For evening, HM the Queen was especially fond of the metallic leather pumps with upturned, Asian-style toes that were fashionable in the late 1950s and early 1960s.

The exhibition 'Fit For A Queen: Her Majesty Queen Sirikit’s Creations by Balmain'' will run through to June 2018. The museum is located inside the Grand Palace complex in Bangkok.

Queen Sirikit Museum of Textiles
Credits: Story

Thanks to the following organizations and individuals
for their assistance in the creation of this exhibition

Bureau of the Royal Household
Office of His Majesty’s Principal Private Secretary
Office of Her Majesty’s Private Secretary
Crown Property Bureau
Royal Thai Embassies in Bern, the Hague, London, Paris, and Rome
Suan Luang Rama IX Foundation
Pierre Balmain S.A.
49 Lighting Design Consultants Limited
Bangkok Post
British Pathé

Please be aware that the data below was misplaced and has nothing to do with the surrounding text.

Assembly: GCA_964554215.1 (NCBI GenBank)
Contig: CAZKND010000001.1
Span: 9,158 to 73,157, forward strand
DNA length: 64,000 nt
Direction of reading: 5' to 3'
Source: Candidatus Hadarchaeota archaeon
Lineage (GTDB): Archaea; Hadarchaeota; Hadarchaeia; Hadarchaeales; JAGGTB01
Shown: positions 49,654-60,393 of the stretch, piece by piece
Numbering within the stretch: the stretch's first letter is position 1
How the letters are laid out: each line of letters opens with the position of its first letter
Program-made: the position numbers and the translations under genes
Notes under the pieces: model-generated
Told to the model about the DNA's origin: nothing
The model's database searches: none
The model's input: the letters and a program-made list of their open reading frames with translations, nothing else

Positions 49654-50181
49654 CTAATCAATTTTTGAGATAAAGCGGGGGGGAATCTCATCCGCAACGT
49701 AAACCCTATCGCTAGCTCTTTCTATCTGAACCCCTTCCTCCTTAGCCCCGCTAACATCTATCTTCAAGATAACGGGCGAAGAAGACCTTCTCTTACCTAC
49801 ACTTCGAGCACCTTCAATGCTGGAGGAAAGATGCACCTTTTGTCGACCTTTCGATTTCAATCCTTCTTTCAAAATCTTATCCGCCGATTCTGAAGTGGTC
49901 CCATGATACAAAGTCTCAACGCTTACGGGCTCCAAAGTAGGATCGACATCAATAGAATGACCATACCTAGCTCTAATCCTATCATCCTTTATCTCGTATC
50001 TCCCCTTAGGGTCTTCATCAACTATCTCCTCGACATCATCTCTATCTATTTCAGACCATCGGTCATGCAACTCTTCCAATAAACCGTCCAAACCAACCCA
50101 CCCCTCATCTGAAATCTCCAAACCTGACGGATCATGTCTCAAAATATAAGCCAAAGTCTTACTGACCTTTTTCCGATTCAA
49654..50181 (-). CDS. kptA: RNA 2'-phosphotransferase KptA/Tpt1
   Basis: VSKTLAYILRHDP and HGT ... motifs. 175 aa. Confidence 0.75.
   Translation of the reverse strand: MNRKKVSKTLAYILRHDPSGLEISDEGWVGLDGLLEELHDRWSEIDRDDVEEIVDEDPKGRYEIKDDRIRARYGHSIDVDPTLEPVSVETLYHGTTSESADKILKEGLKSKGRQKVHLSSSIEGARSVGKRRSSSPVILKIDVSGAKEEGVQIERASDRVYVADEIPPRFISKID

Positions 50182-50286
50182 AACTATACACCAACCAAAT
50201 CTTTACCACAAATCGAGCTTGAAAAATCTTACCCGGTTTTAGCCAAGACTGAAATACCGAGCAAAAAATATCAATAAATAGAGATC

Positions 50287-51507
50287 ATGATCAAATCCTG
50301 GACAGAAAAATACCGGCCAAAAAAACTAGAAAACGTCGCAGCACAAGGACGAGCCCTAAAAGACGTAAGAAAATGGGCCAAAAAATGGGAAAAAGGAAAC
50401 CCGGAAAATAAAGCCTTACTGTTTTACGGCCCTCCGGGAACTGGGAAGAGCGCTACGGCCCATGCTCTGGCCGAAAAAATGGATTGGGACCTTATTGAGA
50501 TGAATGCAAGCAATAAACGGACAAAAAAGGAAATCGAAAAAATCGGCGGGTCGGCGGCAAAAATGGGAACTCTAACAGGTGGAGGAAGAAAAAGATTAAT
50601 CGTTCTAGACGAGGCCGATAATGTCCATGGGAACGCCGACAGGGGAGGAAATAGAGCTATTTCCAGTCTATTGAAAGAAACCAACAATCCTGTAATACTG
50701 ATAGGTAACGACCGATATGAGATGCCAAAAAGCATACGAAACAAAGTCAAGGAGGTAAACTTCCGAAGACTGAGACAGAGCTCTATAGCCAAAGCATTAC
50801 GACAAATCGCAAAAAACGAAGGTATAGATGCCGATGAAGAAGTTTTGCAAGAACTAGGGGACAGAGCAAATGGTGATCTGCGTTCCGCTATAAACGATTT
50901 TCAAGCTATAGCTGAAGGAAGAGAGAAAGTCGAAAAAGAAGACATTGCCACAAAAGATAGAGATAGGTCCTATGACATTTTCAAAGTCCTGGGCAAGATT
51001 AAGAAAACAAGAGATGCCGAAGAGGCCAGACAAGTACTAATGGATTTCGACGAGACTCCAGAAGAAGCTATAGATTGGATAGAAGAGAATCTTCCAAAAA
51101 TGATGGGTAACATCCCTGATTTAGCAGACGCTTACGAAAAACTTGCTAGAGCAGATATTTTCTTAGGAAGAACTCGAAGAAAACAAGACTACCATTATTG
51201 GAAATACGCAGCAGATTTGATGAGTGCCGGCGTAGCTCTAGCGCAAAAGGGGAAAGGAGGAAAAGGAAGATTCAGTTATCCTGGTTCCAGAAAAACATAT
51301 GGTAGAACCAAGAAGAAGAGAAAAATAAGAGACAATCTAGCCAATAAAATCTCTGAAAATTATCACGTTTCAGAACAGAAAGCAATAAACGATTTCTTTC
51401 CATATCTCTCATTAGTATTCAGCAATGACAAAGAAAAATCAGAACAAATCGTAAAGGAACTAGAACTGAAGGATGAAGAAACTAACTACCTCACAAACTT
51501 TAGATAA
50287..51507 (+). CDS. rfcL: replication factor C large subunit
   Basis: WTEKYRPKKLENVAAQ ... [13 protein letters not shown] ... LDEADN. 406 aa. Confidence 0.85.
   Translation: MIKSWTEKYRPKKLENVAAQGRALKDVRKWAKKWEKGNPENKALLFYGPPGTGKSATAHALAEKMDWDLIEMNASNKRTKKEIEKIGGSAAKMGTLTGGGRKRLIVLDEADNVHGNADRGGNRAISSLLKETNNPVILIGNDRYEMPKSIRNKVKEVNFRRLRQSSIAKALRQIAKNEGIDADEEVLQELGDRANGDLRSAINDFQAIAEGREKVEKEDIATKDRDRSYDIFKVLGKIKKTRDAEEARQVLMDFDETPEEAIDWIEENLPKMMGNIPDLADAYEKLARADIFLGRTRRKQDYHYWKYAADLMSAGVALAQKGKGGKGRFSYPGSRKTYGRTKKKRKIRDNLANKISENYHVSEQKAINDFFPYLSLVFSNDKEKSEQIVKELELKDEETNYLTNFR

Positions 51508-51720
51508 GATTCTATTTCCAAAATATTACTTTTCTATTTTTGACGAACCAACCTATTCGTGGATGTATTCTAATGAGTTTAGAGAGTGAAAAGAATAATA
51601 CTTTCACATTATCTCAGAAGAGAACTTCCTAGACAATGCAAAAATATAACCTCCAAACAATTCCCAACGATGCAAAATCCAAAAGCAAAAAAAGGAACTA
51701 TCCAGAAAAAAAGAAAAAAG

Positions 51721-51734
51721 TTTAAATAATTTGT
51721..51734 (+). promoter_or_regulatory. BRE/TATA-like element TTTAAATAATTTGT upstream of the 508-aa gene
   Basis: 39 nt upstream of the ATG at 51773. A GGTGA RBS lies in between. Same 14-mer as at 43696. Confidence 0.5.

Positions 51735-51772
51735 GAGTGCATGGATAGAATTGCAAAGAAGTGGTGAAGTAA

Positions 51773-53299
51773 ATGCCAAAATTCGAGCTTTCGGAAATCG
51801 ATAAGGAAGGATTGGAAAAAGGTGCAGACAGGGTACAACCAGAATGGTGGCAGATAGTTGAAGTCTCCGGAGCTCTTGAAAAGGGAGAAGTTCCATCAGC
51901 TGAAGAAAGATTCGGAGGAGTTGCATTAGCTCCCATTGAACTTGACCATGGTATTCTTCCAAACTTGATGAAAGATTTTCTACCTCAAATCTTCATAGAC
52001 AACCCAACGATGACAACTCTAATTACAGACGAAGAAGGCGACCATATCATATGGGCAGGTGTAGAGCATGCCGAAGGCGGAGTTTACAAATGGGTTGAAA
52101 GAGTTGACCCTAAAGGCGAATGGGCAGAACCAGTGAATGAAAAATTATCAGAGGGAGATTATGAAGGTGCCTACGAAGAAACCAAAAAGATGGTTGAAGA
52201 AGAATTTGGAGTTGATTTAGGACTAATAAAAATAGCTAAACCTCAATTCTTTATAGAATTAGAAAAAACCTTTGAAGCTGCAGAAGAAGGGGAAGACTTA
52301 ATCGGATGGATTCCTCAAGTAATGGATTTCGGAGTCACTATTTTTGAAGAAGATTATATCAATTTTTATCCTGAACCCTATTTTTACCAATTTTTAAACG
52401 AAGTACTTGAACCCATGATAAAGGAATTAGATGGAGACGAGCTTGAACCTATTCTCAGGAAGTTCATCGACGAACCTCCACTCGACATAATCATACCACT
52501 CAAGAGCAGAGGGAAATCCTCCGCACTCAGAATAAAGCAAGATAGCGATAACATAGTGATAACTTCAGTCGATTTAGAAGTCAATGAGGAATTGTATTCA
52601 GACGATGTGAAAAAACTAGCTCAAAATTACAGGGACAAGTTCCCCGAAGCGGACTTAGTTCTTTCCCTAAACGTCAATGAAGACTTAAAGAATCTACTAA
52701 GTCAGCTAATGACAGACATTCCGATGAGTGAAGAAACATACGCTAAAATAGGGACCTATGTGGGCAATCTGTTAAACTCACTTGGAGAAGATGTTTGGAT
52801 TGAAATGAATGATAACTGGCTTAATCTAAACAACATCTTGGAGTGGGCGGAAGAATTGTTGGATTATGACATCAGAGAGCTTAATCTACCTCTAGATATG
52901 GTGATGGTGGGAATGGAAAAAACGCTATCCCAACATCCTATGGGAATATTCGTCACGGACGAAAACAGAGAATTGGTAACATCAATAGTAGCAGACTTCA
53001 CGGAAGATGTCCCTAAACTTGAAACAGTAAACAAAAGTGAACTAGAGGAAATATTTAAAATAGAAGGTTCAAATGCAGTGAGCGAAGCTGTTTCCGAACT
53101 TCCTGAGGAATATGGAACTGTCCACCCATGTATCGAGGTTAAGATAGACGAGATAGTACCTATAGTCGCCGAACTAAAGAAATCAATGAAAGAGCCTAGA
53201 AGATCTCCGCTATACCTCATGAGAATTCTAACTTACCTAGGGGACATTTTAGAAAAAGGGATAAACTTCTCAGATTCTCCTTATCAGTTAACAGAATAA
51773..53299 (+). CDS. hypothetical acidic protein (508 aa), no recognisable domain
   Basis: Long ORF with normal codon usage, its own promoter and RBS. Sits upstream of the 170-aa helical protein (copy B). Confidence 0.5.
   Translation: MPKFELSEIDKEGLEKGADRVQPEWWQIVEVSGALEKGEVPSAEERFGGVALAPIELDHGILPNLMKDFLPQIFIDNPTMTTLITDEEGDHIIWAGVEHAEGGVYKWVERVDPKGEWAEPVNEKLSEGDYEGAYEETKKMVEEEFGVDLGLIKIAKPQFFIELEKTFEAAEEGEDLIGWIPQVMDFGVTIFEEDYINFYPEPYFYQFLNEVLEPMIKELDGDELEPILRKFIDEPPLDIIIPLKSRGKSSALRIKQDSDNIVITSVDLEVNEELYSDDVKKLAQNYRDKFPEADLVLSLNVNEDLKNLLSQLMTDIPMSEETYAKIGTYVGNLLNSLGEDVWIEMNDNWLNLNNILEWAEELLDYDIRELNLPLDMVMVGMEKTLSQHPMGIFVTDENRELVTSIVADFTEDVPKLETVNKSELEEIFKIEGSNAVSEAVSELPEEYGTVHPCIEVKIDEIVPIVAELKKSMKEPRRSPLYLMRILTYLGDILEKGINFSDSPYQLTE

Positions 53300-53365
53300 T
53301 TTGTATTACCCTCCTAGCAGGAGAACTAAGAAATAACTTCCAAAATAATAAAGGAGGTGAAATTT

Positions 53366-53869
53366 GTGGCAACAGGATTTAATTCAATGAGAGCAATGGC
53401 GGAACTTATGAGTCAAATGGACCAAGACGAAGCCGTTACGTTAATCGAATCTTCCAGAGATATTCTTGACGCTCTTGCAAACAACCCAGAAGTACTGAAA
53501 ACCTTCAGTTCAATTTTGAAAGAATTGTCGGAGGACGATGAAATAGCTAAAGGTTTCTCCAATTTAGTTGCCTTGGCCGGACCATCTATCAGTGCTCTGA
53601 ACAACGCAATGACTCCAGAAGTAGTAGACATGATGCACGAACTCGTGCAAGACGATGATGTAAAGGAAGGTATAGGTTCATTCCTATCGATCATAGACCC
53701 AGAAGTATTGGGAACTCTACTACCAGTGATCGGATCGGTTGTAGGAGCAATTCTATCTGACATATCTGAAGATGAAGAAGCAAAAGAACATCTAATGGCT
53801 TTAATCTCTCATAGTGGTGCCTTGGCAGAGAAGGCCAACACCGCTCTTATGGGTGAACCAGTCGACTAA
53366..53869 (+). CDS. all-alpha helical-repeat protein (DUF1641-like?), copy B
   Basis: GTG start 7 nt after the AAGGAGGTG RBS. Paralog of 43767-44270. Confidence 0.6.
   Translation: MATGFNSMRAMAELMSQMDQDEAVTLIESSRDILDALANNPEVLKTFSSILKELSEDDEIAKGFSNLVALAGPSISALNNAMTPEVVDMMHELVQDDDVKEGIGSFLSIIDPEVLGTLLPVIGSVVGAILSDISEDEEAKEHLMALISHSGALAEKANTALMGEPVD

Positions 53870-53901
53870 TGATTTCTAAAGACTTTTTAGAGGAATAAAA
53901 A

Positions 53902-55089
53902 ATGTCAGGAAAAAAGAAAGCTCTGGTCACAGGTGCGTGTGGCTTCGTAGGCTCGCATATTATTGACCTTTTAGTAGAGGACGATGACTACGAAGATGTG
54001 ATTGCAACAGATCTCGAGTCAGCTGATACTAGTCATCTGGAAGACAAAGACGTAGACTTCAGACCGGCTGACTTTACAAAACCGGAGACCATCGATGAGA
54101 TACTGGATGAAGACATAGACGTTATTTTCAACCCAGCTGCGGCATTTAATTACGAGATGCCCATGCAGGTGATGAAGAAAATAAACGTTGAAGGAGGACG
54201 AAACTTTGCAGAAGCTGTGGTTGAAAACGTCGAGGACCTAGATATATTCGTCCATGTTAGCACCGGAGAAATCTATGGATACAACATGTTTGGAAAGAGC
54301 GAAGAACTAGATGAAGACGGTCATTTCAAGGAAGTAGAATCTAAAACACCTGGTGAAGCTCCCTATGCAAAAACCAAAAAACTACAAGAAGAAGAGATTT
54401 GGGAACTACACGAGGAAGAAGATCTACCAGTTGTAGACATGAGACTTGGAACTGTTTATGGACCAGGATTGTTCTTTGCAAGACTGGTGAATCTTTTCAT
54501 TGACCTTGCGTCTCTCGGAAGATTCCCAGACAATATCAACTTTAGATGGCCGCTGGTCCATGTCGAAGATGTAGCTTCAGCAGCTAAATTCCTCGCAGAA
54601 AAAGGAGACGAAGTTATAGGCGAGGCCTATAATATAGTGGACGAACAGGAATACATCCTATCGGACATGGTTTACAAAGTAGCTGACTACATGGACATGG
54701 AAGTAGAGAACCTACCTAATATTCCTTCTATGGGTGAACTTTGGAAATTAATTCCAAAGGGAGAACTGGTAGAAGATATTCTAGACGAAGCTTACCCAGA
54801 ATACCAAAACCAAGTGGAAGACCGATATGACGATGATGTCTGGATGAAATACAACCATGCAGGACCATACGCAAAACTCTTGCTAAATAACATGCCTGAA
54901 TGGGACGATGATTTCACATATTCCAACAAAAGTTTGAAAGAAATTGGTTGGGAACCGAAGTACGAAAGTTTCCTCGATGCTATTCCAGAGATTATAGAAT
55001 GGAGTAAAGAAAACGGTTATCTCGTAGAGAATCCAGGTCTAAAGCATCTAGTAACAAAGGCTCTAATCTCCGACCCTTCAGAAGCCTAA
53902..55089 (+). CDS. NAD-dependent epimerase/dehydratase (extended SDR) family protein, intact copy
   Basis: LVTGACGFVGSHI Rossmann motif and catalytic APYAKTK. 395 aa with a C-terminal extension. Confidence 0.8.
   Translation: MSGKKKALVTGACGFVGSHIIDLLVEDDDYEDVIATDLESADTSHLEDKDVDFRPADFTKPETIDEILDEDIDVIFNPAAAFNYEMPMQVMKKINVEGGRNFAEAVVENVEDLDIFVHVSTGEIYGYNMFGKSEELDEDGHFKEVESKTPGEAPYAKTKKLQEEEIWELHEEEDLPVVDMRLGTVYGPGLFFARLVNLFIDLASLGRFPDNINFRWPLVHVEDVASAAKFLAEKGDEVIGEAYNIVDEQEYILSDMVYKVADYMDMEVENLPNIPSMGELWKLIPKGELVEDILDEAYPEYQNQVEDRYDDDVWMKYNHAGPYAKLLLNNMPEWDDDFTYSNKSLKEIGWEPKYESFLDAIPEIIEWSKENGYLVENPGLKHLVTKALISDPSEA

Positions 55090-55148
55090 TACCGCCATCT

CIDI Chanapatana
Condé Nast
Das Bundesarchiv
Final Cut
Gaumont Pathé Archives
Getty Images
Hampton Court Palace
Lesage
Louis Vuitton Malletier
Ovation Studio
Panasonic Siew Sales (Thailand)
Pacific Intercommunication
River Books
Chirayu Isarangkun Na Ayuthaya
Thanpuying Oranush Isarangkun Na Ayuthaya
Thanpuying Charungjit Teekara
Thanpuying Supornpen Luangthepnimith
Jaranthada Karnasuta
Karoon Chandrangsu
Opas Sayasevi
Thanpuying Kenlong Snitwongse Na Ayutthaya
The late Thanpuying Karan Snitwongse Na Ayutthaya
Thanpuying Pungjit Subhamitr
Thanpuying Pharani Mahanonda
Khun Chantanee Thanarak
Khunying Uraiwan Svasdisant
Kim Atkinson
Hubert Barrère
Delphine Berthier
Julia M. Brennan
M.R. Narisa Chakrabongse
Peter Cope
Khon Darath
Gridthiya Gaweewong
Dale Carolyn Gluckman
The late Alain Hivelin
Lauren Klamm
Narongkorn Laosrisin
Kullawit Laosuksri
Florence Lesché
Bleue-Marine Massard
Ruetairat Nanta
Paisarn Piammattawat
Wisit Potiwat
Nat Prakobsantisuk
Sivika Prakobsantisukh
Kanlayarat Prasertboon
Prow Puttorngul
Scott Robinson
Armpaeng Saeai
Amy Sarabi
Parichat Saengsirikulchai
Bianca Scheer
Loubia Simon
Jirat Subpisankul
Elizabeth Helen Thompson
Tirapan Vanarat
Marie Wurry
Nita Yuvaboon

Credits: All media
The story featured may in some cases have been created by an independent third party and may not always represent the views of the institutions, listed below, who have supplied the content.